THE heavyset woman was a feature each Sunday night at the church in Seivwright Gardens, a community of working class Jamaicans in St Andrew.
At some point during the Bible-thumping service the woman would leap from her seat, make small jumps, her eyes closed, and shout repeatedly “Heeshamock-amock-amock=amee!”
The apparently involuntary action would spur other worshippers into similar activity, described by fellow Christians as “being filled with the spirit” — their words and phrases untranslatable.
People “filled with the Holy Spirit” and speaking in tongues is not an uncommon occurrence, particularly in evangelical churches worldwide.
Stories of people speaking in tongues are found throughout the Bible — the book regarded by people of faith as God’s written word and which outlines the ultimate set of guiding principles governing all aspects of human life.
But despite the Bible’s accounts of people speaking in tongues the phenomenon remains one of the most controversial topics among Christians to this day as there are some individuals who hold firm to the belief that it is a gift from God — heavenly language — while others are convinced that it is all fake.
“Speaking in an unknown language during religious worship is regarded as one of the gifts of the Holy Spirit. The first mention of tongues is found in Acts 2 in the Bible,” Bishop Devon Mcken, overseer of Nazarene Church of God of Jamaica in Norris, St Thomas, told the Jamaica Observer.
The book of Acts 2, he pointed out, records the coming of the Holy Spirit to believers after Jesus’s ascension. It is celebrated worldwide as the day of Pentecost — 50 days after the resurrection of Jesus.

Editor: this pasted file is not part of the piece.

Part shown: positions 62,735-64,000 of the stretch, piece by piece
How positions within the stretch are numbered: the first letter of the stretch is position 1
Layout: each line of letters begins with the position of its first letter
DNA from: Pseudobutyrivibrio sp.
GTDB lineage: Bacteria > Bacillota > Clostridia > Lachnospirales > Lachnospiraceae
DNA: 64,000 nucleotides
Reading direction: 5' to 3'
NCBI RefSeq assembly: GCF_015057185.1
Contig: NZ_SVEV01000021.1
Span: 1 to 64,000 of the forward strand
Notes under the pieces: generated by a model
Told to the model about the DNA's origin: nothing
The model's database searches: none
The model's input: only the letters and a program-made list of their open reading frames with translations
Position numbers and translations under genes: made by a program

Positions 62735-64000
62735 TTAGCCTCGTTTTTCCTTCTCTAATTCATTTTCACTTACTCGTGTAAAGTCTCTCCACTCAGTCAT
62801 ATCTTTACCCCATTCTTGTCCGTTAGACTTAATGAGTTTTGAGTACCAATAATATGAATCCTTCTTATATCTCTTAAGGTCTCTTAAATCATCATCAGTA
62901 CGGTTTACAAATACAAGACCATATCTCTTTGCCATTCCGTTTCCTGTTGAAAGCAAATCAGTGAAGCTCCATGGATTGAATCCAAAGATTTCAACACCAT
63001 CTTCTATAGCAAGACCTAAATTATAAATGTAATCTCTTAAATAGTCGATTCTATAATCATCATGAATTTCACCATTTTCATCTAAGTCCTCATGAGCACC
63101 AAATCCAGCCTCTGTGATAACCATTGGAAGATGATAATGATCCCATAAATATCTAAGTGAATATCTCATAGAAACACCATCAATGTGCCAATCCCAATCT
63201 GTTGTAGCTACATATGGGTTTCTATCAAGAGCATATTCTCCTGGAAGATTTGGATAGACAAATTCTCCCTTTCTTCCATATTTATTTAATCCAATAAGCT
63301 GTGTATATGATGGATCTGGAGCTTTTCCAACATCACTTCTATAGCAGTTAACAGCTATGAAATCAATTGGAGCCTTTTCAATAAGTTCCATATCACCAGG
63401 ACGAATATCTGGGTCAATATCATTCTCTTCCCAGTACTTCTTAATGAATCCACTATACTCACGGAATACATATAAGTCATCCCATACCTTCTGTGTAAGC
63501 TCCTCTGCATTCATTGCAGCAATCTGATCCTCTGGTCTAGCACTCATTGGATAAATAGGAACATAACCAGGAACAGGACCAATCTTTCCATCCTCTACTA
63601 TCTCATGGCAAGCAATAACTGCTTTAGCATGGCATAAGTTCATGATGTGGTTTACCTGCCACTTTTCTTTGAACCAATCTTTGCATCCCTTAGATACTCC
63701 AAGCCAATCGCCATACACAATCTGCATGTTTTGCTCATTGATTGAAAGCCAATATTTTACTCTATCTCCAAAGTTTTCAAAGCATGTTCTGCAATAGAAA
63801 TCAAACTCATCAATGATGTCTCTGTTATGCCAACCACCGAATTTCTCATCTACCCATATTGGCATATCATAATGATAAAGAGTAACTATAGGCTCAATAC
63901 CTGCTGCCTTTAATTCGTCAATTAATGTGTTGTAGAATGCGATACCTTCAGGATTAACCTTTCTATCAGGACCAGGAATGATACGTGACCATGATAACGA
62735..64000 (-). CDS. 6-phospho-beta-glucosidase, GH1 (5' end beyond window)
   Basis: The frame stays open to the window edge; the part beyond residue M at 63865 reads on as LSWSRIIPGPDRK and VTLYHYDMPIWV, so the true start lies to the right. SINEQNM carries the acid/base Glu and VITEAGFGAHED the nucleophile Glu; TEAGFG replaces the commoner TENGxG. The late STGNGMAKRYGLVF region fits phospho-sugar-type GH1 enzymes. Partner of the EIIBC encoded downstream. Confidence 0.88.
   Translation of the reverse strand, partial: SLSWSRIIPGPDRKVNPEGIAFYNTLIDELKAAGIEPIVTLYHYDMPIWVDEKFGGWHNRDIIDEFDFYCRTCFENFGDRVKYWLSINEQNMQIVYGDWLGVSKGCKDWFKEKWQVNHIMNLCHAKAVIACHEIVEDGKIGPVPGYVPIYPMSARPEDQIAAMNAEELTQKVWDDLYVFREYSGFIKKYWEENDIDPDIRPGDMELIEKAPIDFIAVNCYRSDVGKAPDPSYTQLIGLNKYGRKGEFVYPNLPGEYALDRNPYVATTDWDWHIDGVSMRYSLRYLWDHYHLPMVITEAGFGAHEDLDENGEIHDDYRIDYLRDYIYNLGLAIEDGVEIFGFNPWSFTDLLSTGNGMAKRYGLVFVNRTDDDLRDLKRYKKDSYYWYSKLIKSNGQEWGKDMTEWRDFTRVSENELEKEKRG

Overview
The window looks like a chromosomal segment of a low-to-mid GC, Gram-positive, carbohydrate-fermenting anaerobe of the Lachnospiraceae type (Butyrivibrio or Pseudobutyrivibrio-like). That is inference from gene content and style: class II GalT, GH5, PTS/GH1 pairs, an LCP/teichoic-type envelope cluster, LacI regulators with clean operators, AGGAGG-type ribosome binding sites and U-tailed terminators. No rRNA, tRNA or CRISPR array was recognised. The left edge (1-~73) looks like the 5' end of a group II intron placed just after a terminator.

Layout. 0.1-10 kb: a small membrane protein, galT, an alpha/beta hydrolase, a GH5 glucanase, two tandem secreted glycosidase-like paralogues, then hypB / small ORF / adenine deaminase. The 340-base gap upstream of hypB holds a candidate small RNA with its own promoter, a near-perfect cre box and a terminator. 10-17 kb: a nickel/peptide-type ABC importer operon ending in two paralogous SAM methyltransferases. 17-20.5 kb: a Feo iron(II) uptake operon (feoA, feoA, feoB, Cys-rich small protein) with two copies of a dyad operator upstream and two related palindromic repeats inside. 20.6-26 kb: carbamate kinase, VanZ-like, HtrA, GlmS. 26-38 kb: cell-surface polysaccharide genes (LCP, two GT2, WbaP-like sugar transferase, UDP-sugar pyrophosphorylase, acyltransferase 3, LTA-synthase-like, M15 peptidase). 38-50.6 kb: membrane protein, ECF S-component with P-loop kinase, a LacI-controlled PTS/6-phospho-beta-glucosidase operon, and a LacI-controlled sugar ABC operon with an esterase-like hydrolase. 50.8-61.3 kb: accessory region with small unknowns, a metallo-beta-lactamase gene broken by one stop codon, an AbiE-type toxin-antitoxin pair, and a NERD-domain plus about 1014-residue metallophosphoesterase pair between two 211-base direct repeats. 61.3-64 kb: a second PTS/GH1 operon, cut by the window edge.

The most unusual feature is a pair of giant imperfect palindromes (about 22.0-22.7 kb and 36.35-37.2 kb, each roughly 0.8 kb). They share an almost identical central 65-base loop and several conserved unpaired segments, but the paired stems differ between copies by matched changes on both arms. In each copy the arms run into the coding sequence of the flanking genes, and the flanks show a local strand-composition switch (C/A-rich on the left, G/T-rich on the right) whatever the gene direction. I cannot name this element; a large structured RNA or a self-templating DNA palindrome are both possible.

Reverend Dr Alvin Bailey, presiding bishop at Christian Holiness Church in Jamaica, pointed to biblical references of the phenomenon.
“There are approximately three instances of speaking in tongues in the Bible. Whereas the Bible doesn’t give a definition of speaking in tongues, it certainly explains what happened when tongues were spoken. When Jesus told the disciples to wait in Jerusalem until when they were imbued with power from on high, the Spirit came on them [at the day of Pentecost] and they spoke in tongues,” Bishop Bailey said.
“Now, the tongues that were spoken at Pentecost are not unknown tongues, because persons were able to hear the wonderful works of God… They could understand what was spoken,” he added, noting that the Apostles spoke in earthly languages, and all the people from across the world who were gathered in Jerusalem could understand the message in their native languages.
Reverend Bailey also said that the interpretation of tongues is another gift or manifestation of the Holy Spirit that is recorded in the scriptures. At the same time, he pointed out that confusion should not result from someone speaking in tongues.
“If a person stopped the service and stands up in the service then began speaking in tongues, disrupting the service, the expectation is going to be that there is an interpreter,” he said.
“Now, [if] the person does that once and there’s no interpreter, he/she doesn’t interpret, nobody interprets for them, [then] the next time that person gets up to speak, the right [and] proper thing for that pastor to do is to tell them not to speak any more until when they find an interpreter or they interpret,” he explained.
“So, if there is no interpreter present then that person had best be still. If the person is not humble enough to instruct themselves to keep quiet, maybe somebody in charge must tell the person ‘Don’t do that,’ ” he advised.
Reverend Bailey’s advice brought to the fore the question of whether people can fake the act of speaking in tongues.
That issue is explored in depth on Men Must Pray, a prayer and speaking in tongues blog.